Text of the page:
Let's Take A Trip Inside Budget Power Bars, Part Two

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daveys93

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I have a powerstrip/surge protector that powers off some of the powerstrip outlets based on the on/off state of one of the outlets. For example: I have my water-cooled PC plugged into the master outlet on the strip and then my speakers, monitors, etc. plugged into the slave outlets on the strip. When I put my PC in windows sleep mode or turn it off, the power strip senses the low power state and turns off the monitors, speakers, etc. There is even a few outlets on the strip that are not linked to the master so I can have my router and cable modem plugged into those and they will not be powered off when I put my PC to sleep. When I wake my PC with the keyboard or mouse, the power strip senses the master outlet on the strip as active and turns my monitors and speakers, etc. back on.

I am generally not a fan of Monster products, like their cables and what not are just overpriced and bulked up to look expensive, however their "Greenpower" powerstrips are great and I think good value for the money and the unique power saving feature. I love not having to power down 3 monitors and my speakers everytime I put my PC to sleep or shutdown.

http://electronics.monsterproducts.com/search?site=allsites&asug=&view=grid&w=greenpower
 

Daniel Sauvageau

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There are countless generic bars out there and it would be nearly impossible to have a look into all of them. Many of those will simply be re-branded variants of something else and at a glance, the "Koppla 6" I am seeing on Ikea's website looks an awful lot like the Sunbeam unit from part one so I would expect it to be the same thing except possibly for the non-missing thermal shut-off.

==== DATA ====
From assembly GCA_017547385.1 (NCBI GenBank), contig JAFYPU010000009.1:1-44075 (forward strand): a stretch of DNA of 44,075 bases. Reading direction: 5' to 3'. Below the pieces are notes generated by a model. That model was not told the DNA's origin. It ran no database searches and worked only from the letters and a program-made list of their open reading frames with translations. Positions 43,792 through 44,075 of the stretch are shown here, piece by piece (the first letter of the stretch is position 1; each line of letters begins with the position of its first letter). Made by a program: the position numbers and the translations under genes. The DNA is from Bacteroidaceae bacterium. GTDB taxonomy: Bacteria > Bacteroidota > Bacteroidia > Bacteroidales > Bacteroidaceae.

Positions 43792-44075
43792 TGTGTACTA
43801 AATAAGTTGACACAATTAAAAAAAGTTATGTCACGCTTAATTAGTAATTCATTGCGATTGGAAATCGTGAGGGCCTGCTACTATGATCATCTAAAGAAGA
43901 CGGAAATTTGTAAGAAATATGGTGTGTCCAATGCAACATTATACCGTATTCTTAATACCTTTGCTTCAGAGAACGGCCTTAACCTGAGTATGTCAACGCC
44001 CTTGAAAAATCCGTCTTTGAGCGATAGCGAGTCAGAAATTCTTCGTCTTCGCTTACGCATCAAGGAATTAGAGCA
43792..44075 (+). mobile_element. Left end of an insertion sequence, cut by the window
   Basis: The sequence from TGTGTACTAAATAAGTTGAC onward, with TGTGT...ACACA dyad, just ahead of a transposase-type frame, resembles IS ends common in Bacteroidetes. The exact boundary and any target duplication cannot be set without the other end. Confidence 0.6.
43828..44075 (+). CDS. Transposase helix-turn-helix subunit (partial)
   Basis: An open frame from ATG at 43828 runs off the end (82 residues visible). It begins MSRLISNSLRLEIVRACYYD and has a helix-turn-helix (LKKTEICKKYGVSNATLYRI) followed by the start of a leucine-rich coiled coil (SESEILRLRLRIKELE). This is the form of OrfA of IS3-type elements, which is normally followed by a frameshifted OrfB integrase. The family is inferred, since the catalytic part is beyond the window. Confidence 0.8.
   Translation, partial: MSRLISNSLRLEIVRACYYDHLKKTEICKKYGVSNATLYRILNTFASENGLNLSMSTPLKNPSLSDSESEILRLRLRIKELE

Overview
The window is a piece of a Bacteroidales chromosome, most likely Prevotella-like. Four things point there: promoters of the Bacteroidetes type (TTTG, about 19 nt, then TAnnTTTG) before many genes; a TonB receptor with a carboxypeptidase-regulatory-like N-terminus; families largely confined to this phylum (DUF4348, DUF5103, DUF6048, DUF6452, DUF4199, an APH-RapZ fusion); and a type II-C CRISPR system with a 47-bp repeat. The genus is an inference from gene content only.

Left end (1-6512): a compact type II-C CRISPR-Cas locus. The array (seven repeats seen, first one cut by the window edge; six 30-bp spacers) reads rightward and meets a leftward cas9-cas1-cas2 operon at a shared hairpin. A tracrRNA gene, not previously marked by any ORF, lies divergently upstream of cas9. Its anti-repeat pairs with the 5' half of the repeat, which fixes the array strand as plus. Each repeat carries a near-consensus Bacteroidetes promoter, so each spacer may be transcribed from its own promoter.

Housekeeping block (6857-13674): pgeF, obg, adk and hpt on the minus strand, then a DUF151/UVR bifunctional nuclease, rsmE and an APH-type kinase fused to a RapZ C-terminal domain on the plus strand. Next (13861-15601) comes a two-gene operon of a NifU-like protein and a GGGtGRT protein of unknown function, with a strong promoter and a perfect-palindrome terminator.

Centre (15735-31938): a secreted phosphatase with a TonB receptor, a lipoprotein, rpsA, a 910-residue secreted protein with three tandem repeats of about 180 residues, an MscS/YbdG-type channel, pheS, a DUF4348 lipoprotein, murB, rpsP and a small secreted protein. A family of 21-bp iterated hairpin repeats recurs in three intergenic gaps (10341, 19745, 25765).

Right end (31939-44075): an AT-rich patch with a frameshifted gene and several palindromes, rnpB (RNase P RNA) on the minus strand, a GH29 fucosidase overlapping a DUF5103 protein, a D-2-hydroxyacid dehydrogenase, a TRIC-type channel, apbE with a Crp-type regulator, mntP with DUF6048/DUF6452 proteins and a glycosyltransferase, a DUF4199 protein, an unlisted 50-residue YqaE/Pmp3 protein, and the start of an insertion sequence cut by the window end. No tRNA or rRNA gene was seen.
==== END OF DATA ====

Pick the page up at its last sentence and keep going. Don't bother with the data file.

HarrisburgPA

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Ever thought about pulling apart something beefier like a Tripp Lite Isobar? I realize this series focuses on budget strips, but it would be nice to see a well-built unit for comparison.
 

daveys93

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I have a powerstrip/surge protector that powers off some of the powerstrip outlets based on the on/off state of one of the outlets. For example: I have my water-cooled PC plugged into the master outlet on the strip and then my speakers, monitors, etc. plugged into the slave outlets on the strip. When I put my PC in windows sleep mode or turn it off, the power strip senses the low power state and turns off the monitors, speakers, etc. There is even a few outlets on the strip that are not linked to the master so I can have my router and cable modem plugged into those and they will not be powered off when I put my PC to sleep. When I wake my PC with the keyboard or mouse, the power strip senses the master outlet on the strip as active and turns my monitors and speakers, etc. back on.

I am generally not a fan of Monster products, like their cables and what not are just overpriced and bulked up to look expensive, however their "Greenpower" powerstrips are great and I think good value for the money and the unique power saving feature. I love not having to power down 3 monitors and my speakers everytime I put my PC to sleep or shutdown.

http://electronics.monsterproducts.com/search?site=allsites&asug=&view=grid&w=greenpower
 

Daniel Sauvageau

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I did not have much success getting manufacturers to send me review samples the first time I asked for some but now that I have a few of these out, I might have better luck.